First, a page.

Ehlers-Danlos syndromes

What causes Ehlers-Danlos syndromes?

Ehlers-Danlos syndromes (EDS) are genetic disorders that can be caused by mutations in several different genes, including COL5A1, COL5A2, COL1A1, COL3A1, TNXB, PLOD1, COL1A2, FKBP14 _and ADAMTS2. _However, the underlying genetic cause is unknown in some families.

Mutations in these genes usually change the structure, production, and/or processing of collagen, or proteins that interact with collagen. Collagen provides structure and strength to connective tissues throughout the body. A defect in collagen can weaken connective tissues in the skin, bones, blood vessels, and organs, resulting in the signs and symptoms of EDS.

The Ehlers-Danlos Society website has a more complete list of genes associated with EDS.

Last updated on 05-01-20

How is Ehlers-Danlos syndrome diagnosed?

A diagnosis of the Ehlers-Danlos syndromes (EDS) is typically based on the presence of characteristic signs and symptoms. Depending on the subtype suspected, some of the following tests may be ordered to support the diagnosis:

Last updated on 05-01-20

Are Ehlers-Danlos syndromes inherited?

The inheritance pattern of Ehlers-Danlos syndromes (EDS) varies by subtype. The arthrochalasia EDS, classical EDS, hypermobile EDS, periodontal EDS, some cases of myopatic EDS, and vascular forms of EDS usually have an autosomal dominant pattern of inheritance. This means that to be affected, a person needs to have a change (mutation) in only one copy of the disease-causing gene in each cell. In some cases, a person with these forms of EDS inherits the mutation from an affected parent. Other cases may result from new ( de novo) mutations in the gene; these cases occur in people with no family history of EDS. Each child of a person with autosomal dominant EDS has a 50% chance of inheriting the mutation.

The dermatosparaxis EDS, kyphoscoliosis EDS, classical-like EDS, cardiac- vascular EDS, brittle cornea syndrome, spondylodysplastic EDS, musculocontractural EDS, and some cases of myopatic EDS are inherited in an autosomal recessive pattern. This means that have any of these types of EDS, a person must have a mutation in both copies of the disease-causing gene in each cell. The parents of an affected person usually each carry one mutated copy of the gene and are referred to as carriers. Carriers typically do not show signs or symptoms of the condition. When two carriers of an autosomal recessive condition have children, each child has a 25% (1 in 4) risk to have the condition, a 50% (1 in 2) risk to be a carrier like each of the parents, and a 25% chance to not have the condition and not be a carrier.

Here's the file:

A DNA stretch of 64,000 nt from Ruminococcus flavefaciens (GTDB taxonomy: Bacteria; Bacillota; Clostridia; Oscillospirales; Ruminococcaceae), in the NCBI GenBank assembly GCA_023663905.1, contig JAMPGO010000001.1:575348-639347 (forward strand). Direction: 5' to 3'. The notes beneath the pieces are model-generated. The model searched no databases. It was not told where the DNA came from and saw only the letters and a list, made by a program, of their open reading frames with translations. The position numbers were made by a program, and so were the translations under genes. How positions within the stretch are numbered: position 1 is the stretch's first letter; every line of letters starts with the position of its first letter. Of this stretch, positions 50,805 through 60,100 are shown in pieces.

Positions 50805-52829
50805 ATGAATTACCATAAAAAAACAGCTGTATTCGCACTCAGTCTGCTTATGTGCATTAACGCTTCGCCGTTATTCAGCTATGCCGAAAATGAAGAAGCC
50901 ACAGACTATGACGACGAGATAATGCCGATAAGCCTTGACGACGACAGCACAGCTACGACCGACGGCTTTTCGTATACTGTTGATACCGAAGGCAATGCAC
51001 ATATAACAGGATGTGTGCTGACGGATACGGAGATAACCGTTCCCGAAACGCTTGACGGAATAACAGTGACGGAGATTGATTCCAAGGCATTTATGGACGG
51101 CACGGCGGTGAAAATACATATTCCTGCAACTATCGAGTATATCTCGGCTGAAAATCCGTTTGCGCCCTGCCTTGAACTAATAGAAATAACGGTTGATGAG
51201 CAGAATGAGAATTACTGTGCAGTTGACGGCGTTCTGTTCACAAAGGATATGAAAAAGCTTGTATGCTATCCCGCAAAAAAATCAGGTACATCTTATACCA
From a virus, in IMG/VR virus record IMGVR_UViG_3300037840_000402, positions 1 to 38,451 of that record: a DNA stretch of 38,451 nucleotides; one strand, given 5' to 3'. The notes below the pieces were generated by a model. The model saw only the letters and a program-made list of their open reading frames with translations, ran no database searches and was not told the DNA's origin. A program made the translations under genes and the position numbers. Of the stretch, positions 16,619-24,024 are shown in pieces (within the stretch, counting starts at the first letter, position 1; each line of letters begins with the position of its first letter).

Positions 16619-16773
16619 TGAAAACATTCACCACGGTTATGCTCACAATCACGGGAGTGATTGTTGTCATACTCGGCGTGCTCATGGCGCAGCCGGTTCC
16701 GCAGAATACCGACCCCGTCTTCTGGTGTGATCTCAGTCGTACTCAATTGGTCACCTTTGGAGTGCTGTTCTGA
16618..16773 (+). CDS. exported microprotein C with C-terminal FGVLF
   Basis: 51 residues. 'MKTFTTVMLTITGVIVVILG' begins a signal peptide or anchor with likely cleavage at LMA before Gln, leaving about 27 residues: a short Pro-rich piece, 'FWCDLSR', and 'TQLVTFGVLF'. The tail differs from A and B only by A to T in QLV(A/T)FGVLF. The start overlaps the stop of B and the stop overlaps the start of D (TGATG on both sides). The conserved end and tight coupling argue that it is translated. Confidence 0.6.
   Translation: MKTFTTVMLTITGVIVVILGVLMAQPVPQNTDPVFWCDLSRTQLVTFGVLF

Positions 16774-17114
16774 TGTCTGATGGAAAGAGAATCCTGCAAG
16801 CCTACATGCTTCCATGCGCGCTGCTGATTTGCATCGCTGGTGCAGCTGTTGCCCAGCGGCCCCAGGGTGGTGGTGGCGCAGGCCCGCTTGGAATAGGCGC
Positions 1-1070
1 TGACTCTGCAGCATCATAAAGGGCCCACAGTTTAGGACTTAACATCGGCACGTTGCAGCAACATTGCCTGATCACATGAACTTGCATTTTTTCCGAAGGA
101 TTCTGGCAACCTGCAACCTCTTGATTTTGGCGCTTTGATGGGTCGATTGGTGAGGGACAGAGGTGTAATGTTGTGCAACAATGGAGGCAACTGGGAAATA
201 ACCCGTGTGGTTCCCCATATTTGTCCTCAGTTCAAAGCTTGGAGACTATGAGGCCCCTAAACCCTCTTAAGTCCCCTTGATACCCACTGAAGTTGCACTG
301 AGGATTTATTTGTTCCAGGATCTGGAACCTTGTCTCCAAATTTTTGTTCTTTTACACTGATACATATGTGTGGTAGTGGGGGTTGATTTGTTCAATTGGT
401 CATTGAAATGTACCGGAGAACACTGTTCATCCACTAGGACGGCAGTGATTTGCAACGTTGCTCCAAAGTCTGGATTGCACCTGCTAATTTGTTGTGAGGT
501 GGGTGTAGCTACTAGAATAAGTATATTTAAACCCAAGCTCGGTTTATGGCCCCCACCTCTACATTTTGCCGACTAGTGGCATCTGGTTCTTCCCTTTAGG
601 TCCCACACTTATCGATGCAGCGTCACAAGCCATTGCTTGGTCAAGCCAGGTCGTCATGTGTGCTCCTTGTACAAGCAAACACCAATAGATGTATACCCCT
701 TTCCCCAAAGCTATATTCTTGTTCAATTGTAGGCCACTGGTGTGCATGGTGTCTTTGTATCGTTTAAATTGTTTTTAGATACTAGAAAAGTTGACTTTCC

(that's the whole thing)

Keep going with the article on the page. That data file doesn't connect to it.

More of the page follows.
Last updated on 05-01-20

What is the long-term outlook for people with the Ehlers-Danlos syndromes?

The long-term outlook (prognosis) for people with Ehlers-Danlos syndromes (EDS) varies by subtype. The vascular type is typically the most severe form of EDS and is often associated with a shortened lifespan. People affected by vascular EDS have a median life expectancy of 48 years and many will have a major event by age 40. The lifespan of people with the kyphoscoliosis form is also decreased, largely due to the vascular involvement and the potential for restrictive lung disease.

Other forms of EDS are typically not as dangerous and can be associated with normal lifespans. Affected people can often live healthy if somewhat restricted lives.

Last updated on 05-01-20

How might Ehlers-Danlos syndrome be treated?

The treatment and management of Ehlers-Danlos syndrome (EDS) is focused on preventing serious complications and relieving signs and symptoms. The features of EDS vary by subtype, so management strategies differ slightly. Because several body systems may be affected, different medical specialists may need to be involved. The main aspects of management include cardiovascular (heart) work-up, physical therapy, pain management, and psychological follow-up as needed. Surgery is sometimes recommended for various reasons in people with EDS. However, depending on the type of EDS and severity, there may be an increased risk of various surgical complications such as wound healing problems, excessive bleeding, dissection, and hernias. Surgery for non-life threatening conditions particularly should be carefully considered.

For more specific information on the treatment of each subtype, please click on the links below:

Please speak to your healthcare provider if you have any questions about your personal medical management plan.

Last updated on 05-01-20

Name: Ehlers-Danlos Society PO Box 87463
Montgomery Village, MD, 20886, United States
Phone: 410-670-7577 Email: Url:
Name: Ehlers-Danlos Support UK PO Box 748
Borehamwood , WD6 9HU, United Kingdom
Phone: 0208 736 5604 Toll Free: 0800 907 8518 (in the UK) Email: Url:
Name: The Zebra Network 1122 Kenilworth Drive Suite 307
Towson, MD, 21204,
Phone: 410-825-0995 Email: Url:
Name: Hypermobility Syndromes Association HMSA 49 Greek Street
London, WD1 4EG, United Kingdom
Phone: 033 3011 6388 Email: Url:
Name: The Ehlers-Danlos Society – Europe Office Office 7 35-37 Ludgate Hill
London, EC4M 7JN, United Kingdom
Phone: +44 203 887 6132 Email: Url:
Pauker SP & Stoler J. Clinical manifestations and diagnosis of Ehlers-Danlos syndromes UpToDate. 2018; Reference Link

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The RareGuru disease database is regularly updated using data generously provided by GARD, the United States Genetic and Rare Disease Information Center.

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